-Among the 1-2 million largely peaceful protesters, a large minority contingent of blackshirts has routinely blocked major roads and highways. When the Hong Kong police attempted to physically pick them up and remove them they were attacked by the blackshirts. The more radical protesters accuse the Hong Kong police of brutalizing them and said they were only defending themselves from barbaric officers. It has become a he-said, she-said.
-The blackshirts have destroyed traffic signals in busy intersections hoping to create huge traffic jams or even accidents.
-Protesters have placed shopping carts on MTR and Express railroad tracks trying to create accidents.
-The protesters famously occupied the airport several weeks ago and got into a melee with police. Now the airport is closed off to anyone who can’t show an outbound ticket and passport or employee/airline credentials.
-Despite claiming to be peaceful victims at the hands of brutal police, blackshirts are routinely targeting police stations by completely surrounding them, besieging their occupants and then throwing eggs, water balloons, pineapples, and bricks at any police who try to step outside. A few weeks ago it was confirmed the protesters had upgraded to throwing petrol bombs.
-The protesters are now engaging in “hit and run” tactics, attacking a police station on one side of the city, disappearing and then attacking another police station on the other side of the city. The hope is to keep the police running around constantly and stretching the police force too thin to be effective. At dinner my cousin wanted to walk me a few blocks to see the wreckage and damage around the local police station but we ran out of time.
Keep in mind that traditionally the Hong Kong police force has not had a reputation for brutality. In fact Hong Kongers have dismissed their police almost as “rent-a-cops” in contrast to mainland China police who nobody in their right mind messes with. But suddenly in 2019 the police are being accused of barbarism. When this sudden contrast is pointed out protesters argue that the police are now being controlled by Beijing and told to carry out atrocities, but no disillusioned officers have blown the whistle or resigned at the prospect of suddenly being ordered to unilaterally brutalize peaceful citizens.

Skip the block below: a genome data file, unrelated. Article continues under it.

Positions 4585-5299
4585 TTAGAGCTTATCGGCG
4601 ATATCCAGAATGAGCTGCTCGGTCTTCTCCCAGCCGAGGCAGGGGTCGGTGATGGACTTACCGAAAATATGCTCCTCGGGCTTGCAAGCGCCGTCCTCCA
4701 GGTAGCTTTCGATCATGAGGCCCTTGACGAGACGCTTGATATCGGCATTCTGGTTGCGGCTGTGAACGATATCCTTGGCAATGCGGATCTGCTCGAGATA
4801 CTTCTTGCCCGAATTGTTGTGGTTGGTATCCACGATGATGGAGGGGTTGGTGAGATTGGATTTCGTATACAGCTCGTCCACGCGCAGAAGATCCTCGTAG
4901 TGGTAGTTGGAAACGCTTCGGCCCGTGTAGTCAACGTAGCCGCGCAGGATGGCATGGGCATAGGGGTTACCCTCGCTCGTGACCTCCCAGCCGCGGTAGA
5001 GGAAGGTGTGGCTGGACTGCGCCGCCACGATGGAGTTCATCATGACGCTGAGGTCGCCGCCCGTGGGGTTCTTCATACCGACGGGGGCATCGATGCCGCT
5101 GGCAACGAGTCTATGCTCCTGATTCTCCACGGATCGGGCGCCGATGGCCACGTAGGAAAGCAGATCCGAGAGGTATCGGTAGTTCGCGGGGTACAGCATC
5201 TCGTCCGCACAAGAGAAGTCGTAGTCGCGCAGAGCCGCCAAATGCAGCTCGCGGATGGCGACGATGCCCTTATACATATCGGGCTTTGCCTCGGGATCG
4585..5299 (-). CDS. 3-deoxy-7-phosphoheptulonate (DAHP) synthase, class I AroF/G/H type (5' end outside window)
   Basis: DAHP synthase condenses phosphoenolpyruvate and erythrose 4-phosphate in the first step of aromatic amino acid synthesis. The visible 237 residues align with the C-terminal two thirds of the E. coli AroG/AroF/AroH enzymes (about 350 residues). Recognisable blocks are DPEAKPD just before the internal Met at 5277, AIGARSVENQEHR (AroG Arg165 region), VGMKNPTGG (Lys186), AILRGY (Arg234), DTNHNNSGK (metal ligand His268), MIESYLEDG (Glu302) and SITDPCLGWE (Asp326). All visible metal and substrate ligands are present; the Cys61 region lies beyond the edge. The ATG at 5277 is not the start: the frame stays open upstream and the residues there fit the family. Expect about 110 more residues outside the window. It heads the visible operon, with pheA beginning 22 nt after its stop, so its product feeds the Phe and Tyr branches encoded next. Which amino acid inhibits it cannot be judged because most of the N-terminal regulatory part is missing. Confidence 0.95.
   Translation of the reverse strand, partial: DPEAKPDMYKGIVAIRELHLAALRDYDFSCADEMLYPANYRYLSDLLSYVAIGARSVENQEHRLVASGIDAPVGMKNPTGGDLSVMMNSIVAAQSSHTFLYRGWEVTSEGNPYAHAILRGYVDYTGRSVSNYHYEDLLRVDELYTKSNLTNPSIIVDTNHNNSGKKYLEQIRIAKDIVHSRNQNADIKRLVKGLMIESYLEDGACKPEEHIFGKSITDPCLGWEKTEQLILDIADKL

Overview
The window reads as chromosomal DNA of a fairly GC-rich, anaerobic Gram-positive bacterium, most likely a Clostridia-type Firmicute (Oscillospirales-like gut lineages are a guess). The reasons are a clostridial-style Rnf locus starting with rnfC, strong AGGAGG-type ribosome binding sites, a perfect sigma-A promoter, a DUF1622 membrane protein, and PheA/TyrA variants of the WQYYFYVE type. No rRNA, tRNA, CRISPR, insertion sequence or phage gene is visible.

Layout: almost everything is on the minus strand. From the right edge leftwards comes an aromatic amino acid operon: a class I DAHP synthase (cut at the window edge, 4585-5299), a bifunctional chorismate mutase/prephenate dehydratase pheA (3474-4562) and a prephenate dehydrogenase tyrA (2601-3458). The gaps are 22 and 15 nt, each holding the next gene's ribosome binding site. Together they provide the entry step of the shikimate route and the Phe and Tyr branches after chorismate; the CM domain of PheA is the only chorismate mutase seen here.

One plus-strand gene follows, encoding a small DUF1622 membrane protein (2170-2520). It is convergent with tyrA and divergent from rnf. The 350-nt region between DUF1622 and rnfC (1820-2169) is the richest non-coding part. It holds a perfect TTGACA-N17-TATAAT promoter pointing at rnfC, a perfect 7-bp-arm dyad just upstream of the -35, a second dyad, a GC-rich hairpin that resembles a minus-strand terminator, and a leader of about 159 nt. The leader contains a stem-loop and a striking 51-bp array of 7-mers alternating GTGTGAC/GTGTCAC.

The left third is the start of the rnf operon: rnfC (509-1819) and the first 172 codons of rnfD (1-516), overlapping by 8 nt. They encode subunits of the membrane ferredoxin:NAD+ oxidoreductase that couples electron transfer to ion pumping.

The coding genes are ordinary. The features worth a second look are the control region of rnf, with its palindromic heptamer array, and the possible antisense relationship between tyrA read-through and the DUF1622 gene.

-A few weeks ago protesters surrounded and attacked the Kowloon Park police station and blocked Nathan Road (the major thoroughfare of Kowloon). Buses couldn’t move in either direction all evening. When the police tried to remove them chaos broke out. This is the night that a female demonstrator was famously hit by a police rubber bullet and lost her eyesight in one eye.
-A few nights ago the protesters attacked the Sham Shui Po police station, also blocking the road. A taxi driver got out of his blocked car and complained they were keeping him from his job and was beaten by the blackshirts. When criticized for attacking taxi drivers the common response has been “We’re risking our lives every day fighting for freedom, so beating up a taxi driver here and there is nothing.”
-Earlier this week the blackshirts had announced their intent to surround and attack Cathay Pacific’s headquarters building near the airport as revenge for firing the handful of pilots and flight attendants but called it off at the last minute, likely due to bad weather.
-Blackshirts have also attacked journalists that they felt weren’t reporting about them favorably enough, and also beat a Global Times journalist at Hong Kong airport that they “suspected” was a Chinese spy, at least one tourist who tried to run their airport gauntlet desperate to catch her flight, and beaten several policeman they have isolated.
Please view these brief videos filmed by bystander smart phones. These do not resemble peaceful demonstrators practicing civil disobedience and being victimized by one-sided police brutality:
Disclosure: the next video by CGTN is funded by the Chinese government, but I don’t see how the video isn’t truthful or relevant. The attacks on cars trying to navigate the blackshirt roadblock is a carbon copy of militant “critical mass” bicyclists attacking cars in San Francisco.
-The protesters have also managed to obtain the personal information records (home addresses, family members) of over 1,000 police officers and posted them online.
-Monday, September 2nd is the first day of the school year both for grade level students as well as many college students. Authorities are already predicting many students will walk out in protest against the government and that out in the open they will become targets for recruitment by the blackshirt protesters. However the police are warning students who are the children of police to avoid blackshirts who they fear may target them as retribution against what they say is police brutality.